On Vetting

Vetting — making sure someone is cool and safe and a good member of the community before playing with them or allowing them to come to an event — is important. There are a lot of bad actors out there, and it’s necessary when holding private events or getting to know a new person that you find out a little more about them.

In my local community, I used to be fairly well-recognized; I went to a lot of events and munches, and I went to the local dungeon and play parties. I never had any problems being vetted; I believe it’s a good practice, and I’m not going to get on anyone’s case about vetting me, checking with people I know, or whatever.

But I never considered that I could be turned down after I was vetted.

Recently I met with the organizer of a local play party that is heavily-vetted — you have to meet with one of the organizers, and then all of the organizers get together and discuss if you’ll be a good fit for the party. She told me there had been concerns that I wouldn’t be a good fit for the party. She also told me about some things at the party that she felt might concern me. Now, this organizer has known me for several years, and has seen me at munches and events, and the concerns that she brought up were pretty valid ones.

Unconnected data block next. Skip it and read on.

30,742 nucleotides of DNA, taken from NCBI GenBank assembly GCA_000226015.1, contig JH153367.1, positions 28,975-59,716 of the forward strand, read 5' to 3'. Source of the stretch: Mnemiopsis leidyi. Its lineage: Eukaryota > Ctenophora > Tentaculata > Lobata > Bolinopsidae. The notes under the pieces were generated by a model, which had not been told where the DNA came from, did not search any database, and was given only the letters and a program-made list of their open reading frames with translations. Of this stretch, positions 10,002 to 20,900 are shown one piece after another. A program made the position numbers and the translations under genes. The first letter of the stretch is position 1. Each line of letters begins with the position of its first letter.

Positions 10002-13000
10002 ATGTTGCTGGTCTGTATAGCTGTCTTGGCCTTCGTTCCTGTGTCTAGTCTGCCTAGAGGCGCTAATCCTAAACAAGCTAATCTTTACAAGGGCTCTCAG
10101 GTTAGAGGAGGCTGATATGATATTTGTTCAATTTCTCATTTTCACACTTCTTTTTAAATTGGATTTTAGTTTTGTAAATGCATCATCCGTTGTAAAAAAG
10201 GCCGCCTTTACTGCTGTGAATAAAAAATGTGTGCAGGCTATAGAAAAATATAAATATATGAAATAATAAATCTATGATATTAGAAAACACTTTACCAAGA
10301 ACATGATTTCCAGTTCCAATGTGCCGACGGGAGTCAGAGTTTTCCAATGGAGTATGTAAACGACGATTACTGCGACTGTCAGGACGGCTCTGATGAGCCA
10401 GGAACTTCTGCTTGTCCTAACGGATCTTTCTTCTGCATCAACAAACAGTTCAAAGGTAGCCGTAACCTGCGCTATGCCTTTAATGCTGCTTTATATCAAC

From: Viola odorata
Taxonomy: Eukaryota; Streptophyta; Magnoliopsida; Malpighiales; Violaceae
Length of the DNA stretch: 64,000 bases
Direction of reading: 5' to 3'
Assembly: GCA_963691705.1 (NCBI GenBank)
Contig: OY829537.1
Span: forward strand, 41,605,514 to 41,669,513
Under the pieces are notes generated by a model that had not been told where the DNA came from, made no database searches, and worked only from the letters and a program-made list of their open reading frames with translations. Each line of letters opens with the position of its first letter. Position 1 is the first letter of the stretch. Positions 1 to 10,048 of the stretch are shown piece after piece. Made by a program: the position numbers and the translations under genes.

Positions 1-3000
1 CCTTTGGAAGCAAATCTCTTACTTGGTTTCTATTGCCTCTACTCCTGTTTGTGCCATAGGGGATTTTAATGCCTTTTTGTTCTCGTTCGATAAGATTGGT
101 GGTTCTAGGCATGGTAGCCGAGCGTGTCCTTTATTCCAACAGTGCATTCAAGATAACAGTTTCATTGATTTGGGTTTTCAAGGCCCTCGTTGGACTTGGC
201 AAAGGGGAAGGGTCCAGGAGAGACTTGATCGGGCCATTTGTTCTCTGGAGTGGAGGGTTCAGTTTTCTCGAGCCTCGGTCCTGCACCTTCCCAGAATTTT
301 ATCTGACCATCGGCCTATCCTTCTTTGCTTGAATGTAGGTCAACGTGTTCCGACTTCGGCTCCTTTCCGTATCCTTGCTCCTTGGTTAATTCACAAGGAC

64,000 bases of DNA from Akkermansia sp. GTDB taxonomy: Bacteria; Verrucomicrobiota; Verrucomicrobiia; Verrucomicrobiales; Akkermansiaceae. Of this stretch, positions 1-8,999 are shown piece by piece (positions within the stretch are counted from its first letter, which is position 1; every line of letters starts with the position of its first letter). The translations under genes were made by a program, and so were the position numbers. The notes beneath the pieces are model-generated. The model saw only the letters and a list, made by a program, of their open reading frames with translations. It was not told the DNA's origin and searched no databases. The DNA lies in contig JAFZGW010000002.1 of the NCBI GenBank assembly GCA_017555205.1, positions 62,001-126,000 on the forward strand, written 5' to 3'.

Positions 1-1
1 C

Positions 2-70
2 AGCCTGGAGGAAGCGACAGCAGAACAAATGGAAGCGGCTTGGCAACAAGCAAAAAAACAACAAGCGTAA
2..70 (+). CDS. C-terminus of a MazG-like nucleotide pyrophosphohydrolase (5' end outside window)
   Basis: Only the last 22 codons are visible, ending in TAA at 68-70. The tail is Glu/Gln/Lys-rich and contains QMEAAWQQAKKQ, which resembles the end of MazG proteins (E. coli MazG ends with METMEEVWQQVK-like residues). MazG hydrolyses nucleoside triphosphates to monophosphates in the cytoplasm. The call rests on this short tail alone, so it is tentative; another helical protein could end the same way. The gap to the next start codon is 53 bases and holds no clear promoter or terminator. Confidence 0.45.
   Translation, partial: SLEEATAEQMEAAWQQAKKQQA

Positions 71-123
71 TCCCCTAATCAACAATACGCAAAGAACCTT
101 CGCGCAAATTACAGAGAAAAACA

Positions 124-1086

Still, it was painful to be told “no, you can’t come to our event”, even if there are good reasons.

I pride myself on being a good member of the community; I don’t talk bad about other people, I am respectful of others persons and homes, and I play safely within the confines of the location (SSC, RACK, or PRICK, depending on where I am). I treat others as they would want to be treated. I’m not terribly outgoing in person, especially in large groups or when I don’t know a lot of people, but I’m generally considered as someone who’s safe to have around or be around.

I trust this party organizer to have her party’s best interests at heart, and if those best interests don’t include me, then I’m certainly not going to hold it against her.

But being told no in that situation is an experience I’ve never had before, and I don’t think I like it very much, even though I understand it. (I’m happy to be told no — and have been — if I ask to play, or ask someone on a date. That’s an entirely different thing.)

2 thoughts on “On Vetting

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